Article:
Nitric oxide: A cytokine-induced regulator of bone resorption


  • Stuart H. Ralston,

    Corresponding author
    • Department of Medicine & Therapeutics University of Aberdeen Medical School Foresterhill, Aberdeen AB9 2ZD, U.K.
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  • Ling-Pei Ho,

  • Miep H. Helfrich,

  • Peter S. Grabowski,

  • Peter W. Johnston,

  • Nigel Benjamin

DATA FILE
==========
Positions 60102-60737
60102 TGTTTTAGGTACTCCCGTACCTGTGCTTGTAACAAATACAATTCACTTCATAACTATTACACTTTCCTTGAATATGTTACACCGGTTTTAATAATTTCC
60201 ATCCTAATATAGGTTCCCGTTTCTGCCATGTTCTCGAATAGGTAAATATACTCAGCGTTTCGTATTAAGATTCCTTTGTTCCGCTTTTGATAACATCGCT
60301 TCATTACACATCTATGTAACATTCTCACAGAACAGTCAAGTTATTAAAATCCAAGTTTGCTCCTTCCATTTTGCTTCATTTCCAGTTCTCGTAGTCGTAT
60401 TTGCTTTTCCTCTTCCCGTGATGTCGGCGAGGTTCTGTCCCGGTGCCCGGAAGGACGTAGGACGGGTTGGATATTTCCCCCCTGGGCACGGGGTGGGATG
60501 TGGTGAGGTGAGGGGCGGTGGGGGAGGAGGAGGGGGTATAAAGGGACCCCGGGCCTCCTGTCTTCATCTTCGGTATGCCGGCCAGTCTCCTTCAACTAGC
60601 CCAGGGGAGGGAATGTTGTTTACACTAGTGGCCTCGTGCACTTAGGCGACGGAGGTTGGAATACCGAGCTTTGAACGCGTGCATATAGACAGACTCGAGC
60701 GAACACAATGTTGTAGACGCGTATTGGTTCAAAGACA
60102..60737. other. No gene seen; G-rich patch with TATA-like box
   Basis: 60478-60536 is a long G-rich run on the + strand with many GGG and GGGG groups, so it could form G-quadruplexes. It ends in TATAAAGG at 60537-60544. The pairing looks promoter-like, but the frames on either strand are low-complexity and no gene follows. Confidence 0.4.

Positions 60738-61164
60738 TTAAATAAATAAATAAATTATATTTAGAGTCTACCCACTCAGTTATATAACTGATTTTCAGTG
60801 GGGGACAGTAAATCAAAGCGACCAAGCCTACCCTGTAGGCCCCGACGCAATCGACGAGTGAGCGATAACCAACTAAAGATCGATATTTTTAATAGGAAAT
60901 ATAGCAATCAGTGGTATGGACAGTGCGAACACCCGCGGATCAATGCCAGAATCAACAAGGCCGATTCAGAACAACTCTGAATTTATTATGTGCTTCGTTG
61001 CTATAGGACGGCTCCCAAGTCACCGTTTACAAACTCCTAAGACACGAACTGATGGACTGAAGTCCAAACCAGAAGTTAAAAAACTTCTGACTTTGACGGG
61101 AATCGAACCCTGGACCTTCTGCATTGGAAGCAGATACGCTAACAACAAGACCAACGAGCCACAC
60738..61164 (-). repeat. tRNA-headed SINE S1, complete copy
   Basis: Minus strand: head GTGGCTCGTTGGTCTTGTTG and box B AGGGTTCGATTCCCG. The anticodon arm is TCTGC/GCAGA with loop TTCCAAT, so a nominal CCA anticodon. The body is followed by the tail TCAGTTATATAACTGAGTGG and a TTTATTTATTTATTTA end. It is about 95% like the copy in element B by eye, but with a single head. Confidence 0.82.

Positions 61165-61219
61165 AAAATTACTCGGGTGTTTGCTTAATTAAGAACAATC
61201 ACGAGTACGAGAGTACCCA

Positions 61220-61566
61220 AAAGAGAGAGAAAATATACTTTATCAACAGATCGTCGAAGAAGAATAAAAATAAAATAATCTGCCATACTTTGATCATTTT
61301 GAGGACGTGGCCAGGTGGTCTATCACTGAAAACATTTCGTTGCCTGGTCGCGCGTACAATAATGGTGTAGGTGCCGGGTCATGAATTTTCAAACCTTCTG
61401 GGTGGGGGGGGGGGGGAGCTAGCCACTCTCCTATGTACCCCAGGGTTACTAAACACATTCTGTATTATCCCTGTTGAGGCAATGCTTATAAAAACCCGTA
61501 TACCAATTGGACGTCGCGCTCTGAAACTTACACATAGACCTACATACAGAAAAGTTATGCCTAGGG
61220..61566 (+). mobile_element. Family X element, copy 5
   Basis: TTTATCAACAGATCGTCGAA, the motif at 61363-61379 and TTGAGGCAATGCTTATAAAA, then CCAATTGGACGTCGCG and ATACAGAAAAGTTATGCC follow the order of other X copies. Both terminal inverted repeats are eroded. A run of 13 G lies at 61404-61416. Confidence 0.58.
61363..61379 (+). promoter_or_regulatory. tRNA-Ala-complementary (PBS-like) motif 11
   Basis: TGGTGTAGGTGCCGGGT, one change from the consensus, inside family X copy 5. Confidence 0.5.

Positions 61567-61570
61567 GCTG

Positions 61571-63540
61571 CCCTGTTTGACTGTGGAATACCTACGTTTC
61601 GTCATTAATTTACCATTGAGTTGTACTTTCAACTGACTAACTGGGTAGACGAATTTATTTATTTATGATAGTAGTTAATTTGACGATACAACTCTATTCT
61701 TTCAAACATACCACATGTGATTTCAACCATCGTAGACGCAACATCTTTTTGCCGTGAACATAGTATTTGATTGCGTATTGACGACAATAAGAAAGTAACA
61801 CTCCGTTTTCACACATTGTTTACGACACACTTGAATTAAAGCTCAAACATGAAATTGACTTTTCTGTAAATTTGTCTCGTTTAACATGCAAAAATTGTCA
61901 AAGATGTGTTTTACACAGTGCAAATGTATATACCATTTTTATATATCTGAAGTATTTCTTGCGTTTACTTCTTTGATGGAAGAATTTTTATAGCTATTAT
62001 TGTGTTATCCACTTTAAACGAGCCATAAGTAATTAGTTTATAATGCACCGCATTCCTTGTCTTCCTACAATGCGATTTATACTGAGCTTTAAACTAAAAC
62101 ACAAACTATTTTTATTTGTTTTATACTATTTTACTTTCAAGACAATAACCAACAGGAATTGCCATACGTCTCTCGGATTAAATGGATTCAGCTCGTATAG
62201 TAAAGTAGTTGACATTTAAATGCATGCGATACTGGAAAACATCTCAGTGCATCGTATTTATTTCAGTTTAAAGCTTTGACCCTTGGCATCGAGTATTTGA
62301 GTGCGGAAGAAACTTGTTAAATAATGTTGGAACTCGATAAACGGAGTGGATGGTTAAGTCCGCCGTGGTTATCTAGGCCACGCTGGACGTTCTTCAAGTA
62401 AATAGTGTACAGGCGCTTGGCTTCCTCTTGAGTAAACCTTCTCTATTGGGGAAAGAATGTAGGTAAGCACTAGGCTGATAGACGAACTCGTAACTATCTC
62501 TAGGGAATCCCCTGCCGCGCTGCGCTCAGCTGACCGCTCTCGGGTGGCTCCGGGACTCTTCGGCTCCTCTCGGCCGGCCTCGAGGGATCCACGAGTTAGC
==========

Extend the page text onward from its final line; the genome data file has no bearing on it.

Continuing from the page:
Nitric oxide (NO) has been reported to inhibit osteoclastic bone resorption, yet potent stimulators of bone resorption, such as interleukin-1 (IL-1) and tumor necrosis factor (TNF), are known to stimulate NO production. This paradox prompted us to reinvestigate the relationship between NO production and bone resorption in mouse calvarial organ cultures. Control cultures and those stimulated with calciotropic hormones and individual cytokines produced little NO, and under these conditions the NO synthase inhibitor, L-NG-monomethyl arginine (LMMA), had no significant effect on bone resorption. Cytokine combinations were much more potent stimulators of NO production than individual cytokines. Dramatic stimulation of NO production and inhibition of bone resorption resulted when gamma-interferon (IFN) was combined with IL-1 or TNF and these effects were reversed by LMMA. IFN had no effect on bone resorption and little effect on NO production when used alone or in combination with calciotropic hormones, however, suggesting that IFN selectively inhibits cytokine-induced bone resorption by generating large amounts of NO. IL-1 and TNF acted together to stimulate NO production but to a lesser degree than when combined with IFN. LMMA inhibited bone resorption induced by IL-1 and TNF, suggesting that lower concentrations of NO stimulate bone resorption. Experiments with the pharmacological NO donor S-nitroso-acetyl-penicillamine (SNAP) supported this view in showing generalized suppression of bone resorption at high SNAP concentrations, but potentiation of IL-1 induced bone resorption at lower SNAP concentrations. We conclude that cytokines are potent inducers of NO in bone and that cytokine-induced NO production has biphasic effects on bone resorption. While the mechanisms of action of NO in bone will require further research, these data raise the possibility that local production of NO may be involved in the regulation of bone remodeling, especially in diseases of cytokine activation such as rheumatoid arthritis.